Discussion Apple Silicon M series thread

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NostaSeronx

Diamond Member
Sep 18, 2011
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I know it was widely reported SVE2 was mandatory, but that's 100% wrong. It is definitely optional, and says nothing about having to report as ARMv8 if it lacks SVE2.
While, that ARM documentation states SVE2 is optional. It is NOT optional in real world. ARMv9-A lacking SVE2 will be reported and downgraded to ARMv8-A path.

ARMv9-A in tool suites automatically assume SVE/SVE2 support. There has not been an OPTIONAL option of SVE/SVE2 for ARMv9 cores. So, softly spoken document indicates as optional, but the real world big stick with a hammer indicates that it is mandatory. Failure to have SVE/SVE2 in ARMv9A downgrades the processor to ARMv8A.

Thus, SVE/SVE2 ARMv9A is required/mandatory/compulsory or the processor will be required to report ARMv8A status rather than ARMv9A status.

No end-user(laptop/smartphone) ARMv9A solution will lack SVE/SVE2, ever.

There is another ARMv9 datasheet which indicates SVE2 is mandatory. SVE/SVE2 is a base requirement for ARMv9.x and greater. This is reflected with most recent ARMv9 (ARMv4 -> ARMv9) having Enhanced Vector Processing. While prior art didn't include it. That technical document probably hasn't been updated to reflect ARM's mandatory inclusion of SVE/SVE2.

This is the base emphasis:
‘armv9-a’Armv9-A‘armv8.5-a’, ‘+sve’, ‘+sve2’

  • Armv9-A maps to Armv8.5-A.
  • Armv9.1-A maps to Armv8.6-A.
  • Armv9.2-A maps to Armv8.7-A.
  • The SVE2 extension is enabled by default on these architectures.
2021:
Extension - SVE/SVE2 - Enabled by default = No
2022:
Extension - SVE/SVE2 - Enabled by default = Armv9-A or later

ARMv9-A across everything has SVE/SVE2 included. While, FEAT_SVE+FEAT_SVE2 was optional for custom, it is no longer optional for custom.

SVE/SVE2 "+nosve" will degrade the processor to ARMv8.5A. The legit machineregister/codepath for reporting ARMv(x) version if SVE/SVE2 is missing is to report as ARMv8.5A.

Assuming ARMv9A
-march=apple-a16(orwhatever)
+ARMv9A +AppleInstructions within Xcode.
ARMv9A includes mandatory SVE/SVE2.
 
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guidryp

Platinum Member
Apr 3, 2006
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BTW I don't understand why people insist on SVE1. This has never been a feature for client CPU, it's an HPC thing.
I don't, but I have seen many act like SVE2 is some kind of game changer.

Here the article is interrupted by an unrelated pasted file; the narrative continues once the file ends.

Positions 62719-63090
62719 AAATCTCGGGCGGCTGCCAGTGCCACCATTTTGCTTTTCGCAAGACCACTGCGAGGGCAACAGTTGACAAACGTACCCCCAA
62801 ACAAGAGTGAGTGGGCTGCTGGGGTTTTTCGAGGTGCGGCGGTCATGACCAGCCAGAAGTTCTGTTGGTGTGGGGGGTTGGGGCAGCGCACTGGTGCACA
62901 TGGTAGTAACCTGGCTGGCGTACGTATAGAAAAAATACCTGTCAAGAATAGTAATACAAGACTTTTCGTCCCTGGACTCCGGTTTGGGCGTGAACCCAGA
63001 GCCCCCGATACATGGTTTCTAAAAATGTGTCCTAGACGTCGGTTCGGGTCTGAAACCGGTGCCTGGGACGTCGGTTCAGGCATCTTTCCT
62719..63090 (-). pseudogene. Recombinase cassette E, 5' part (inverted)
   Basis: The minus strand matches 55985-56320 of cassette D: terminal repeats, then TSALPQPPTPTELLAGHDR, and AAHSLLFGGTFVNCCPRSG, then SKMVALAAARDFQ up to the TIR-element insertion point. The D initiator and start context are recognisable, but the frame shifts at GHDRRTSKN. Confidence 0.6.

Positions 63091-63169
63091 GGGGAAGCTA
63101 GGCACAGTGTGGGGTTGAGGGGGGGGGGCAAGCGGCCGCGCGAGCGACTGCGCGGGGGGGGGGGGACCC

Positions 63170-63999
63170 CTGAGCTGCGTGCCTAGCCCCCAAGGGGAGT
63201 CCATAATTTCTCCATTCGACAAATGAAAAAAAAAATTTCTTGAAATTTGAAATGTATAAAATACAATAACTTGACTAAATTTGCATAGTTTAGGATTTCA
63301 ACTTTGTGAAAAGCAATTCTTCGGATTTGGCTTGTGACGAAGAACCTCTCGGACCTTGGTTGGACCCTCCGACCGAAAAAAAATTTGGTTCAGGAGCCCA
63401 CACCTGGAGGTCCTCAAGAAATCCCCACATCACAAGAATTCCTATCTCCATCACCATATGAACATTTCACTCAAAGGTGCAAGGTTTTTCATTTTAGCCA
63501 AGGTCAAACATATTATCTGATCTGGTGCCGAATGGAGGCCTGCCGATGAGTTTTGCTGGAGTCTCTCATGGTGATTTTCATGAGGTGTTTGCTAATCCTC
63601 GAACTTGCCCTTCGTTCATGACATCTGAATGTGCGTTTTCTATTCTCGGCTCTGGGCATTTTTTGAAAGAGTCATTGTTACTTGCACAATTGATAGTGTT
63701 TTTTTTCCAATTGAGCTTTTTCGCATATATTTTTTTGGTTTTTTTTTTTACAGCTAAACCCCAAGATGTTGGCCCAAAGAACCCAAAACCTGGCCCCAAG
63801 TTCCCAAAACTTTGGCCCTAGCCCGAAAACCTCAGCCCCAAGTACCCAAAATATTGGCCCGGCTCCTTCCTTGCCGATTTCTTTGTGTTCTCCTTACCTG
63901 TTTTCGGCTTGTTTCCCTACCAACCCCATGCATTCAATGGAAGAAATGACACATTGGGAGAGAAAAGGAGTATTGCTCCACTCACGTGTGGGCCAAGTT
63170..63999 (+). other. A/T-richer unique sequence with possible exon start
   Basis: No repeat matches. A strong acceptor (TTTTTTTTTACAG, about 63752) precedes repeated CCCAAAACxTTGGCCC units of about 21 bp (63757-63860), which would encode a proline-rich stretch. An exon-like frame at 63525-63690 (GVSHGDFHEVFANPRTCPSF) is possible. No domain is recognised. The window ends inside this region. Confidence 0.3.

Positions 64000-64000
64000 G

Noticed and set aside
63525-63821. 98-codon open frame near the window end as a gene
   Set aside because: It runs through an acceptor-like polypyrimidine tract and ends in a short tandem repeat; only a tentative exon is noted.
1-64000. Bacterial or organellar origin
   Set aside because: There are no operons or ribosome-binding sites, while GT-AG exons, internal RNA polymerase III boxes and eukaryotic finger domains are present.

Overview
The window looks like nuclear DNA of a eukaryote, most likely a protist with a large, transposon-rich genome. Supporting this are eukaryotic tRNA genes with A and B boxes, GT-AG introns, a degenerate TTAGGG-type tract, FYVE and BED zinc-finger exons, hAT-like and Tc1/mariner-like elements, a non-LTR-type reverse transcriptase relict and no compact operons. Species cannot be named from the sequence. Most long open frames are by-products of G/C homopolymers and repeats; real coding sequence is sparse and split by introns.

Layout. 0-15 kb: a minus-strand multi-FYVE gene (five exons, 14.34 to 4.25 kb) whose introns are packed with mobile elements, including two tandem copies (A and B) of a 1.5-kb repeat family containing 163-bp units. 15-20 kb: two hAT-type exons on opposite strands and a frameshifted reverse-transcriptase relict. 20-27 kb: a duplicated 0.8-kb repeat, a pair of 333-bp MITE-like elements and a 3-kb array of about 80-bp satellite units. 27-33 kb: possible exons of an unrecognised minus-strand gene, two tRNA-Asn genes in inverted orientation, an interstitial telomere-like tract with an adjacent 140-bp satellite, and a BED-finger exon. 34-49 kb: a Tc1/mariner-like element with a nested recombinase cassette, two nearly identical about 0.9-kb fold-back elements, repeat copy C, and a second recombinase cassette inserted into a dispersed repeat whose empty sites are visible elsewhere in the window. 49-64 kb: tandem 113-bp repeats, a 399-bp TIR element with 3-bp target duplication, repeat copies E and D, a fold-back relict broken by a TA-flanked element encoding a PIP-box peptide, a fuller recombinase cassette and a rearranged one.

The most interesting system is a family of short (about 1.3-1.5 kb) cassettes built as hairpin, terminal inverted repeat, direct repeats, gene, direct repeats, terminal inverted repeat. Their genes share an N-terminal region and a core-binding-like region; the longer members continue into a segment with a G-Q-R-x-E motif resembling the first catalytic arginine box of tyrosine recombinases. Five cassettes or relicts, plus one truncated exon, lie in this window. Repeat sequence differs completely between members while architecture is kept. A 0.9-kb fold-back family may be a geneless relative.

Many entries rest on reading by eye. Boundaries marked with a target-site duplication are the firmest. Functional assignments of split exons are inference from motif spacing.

If that was true, then SVE1 would would have been a lot more common.

I suspect Apple will stay at ARMv8 and use GPU for big SIMD loads.
 

DrMrLordX

Lifer
Apr 27, 2000
19,406
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If that was true, then SVE1 would would have been a lot more common.
SVE1 was a lot narrower in focus:


SVE specifically was more aimed at ML and HPC applications. It was not included in standard ARM-licensed core designs mostly because it was Fujitsu's creation. You could still support it, but as I said earlier, it was pretty niche.
 

Eug

Lifer
Mar 11, 2000
23,294
759
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M2 vs M1
+12.9% - Cinebench R23 multicore (30 minute loop)
+4.3% - Cinebench R23 single core
+16.0% - Geekbench 5.3 multicore
+12.0% - Geekbench 5.3 single core
+43.1% - Geekbench OpenCL / Compute
+45.0% - Shadow of the Tomb Raider bench fps (1920x1200, highest setting)
+27.8% - PugetBench Premiere Pro
-11.9% - Xcodebenchmark time (This is measured in seconds, so lower is better.)
+30.8% - 4K export time (This is measured in seconds so higher is worse. M2 did worse.)

So, in summary, M2 did incrementally better than M1 in CPU, and much better in GPU. However, there was one test - 4K export - where M2 actually did significantly worse than M1. I'm not sure what that 4K test does though as it wasn't spelled out in the article. However, aside from single-core, the jump in performance from M2 to M1 Pro* is significantly bigger than the jump from M1 to M2. However, battery life of the M2 machine was noticeably better than the M1 Pro.

*They talk about the 8-core M1 Pro at the beginning of the article, but it seems they are not actually testing that model. Judging by the benchmarks, they appear to be testing the 10-core M1 Pro, so that's a bit misleading.
 

moinmoin

Diamond Member
Jun 1, 2017
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Looking forward to benchmarks on how M2's efficiency fares compared to M1. Apple's announcement just said same battery life but included a slightly bigger battery which may imply slightly lower efficiency.
 

Doug S

Golden Member
Feb 8, 2020
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Looking forward to benchmarks on how M2's efficiency fares compared to M1. Apple's announcement just said same battery life but included a slightly bigger battery which may imply slightly lower efficiency.
The Air changed from the 'wedge' design to a flat design so there should be a little more room for a bigger battery in that model. The Macbook Pro M2 is the same form factor as the M1 so it is likely its battery size is unchanged.
 

ashFTW

Senior member
Sep 21, 2020
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Question regarding M1 Pro/Max die and mask set:

We know that M1 Pro is a “chop” of the M1 Max. Does that mean that the wafer is made with all M1 Max die and that when individual chips are binned, due to defects or other reasons, some M1 max die are 1) physically sliced to produce the smaller die. Or is it that 2) the bottom part of the die is just fused off. Both these options seem quite wasteful, since M1 Pro is probably a higher volume part. Or 3) is the wafer made somehow using only the top portions of the M1 Max mask set, so that all chips on the wafer are M1 Pro. Can modern lithography machines, do such things? Also, can they do mirror images from mask sets? This could be useful for the rumored 4xM Ultra part. And finally, 4) there are separate mask sets for M1 Max and M1 Pro. The top portion of M1 Max is almost identical to M1 Pro. So there is cost savings in mask making, but one can’t get around having separate mask sets.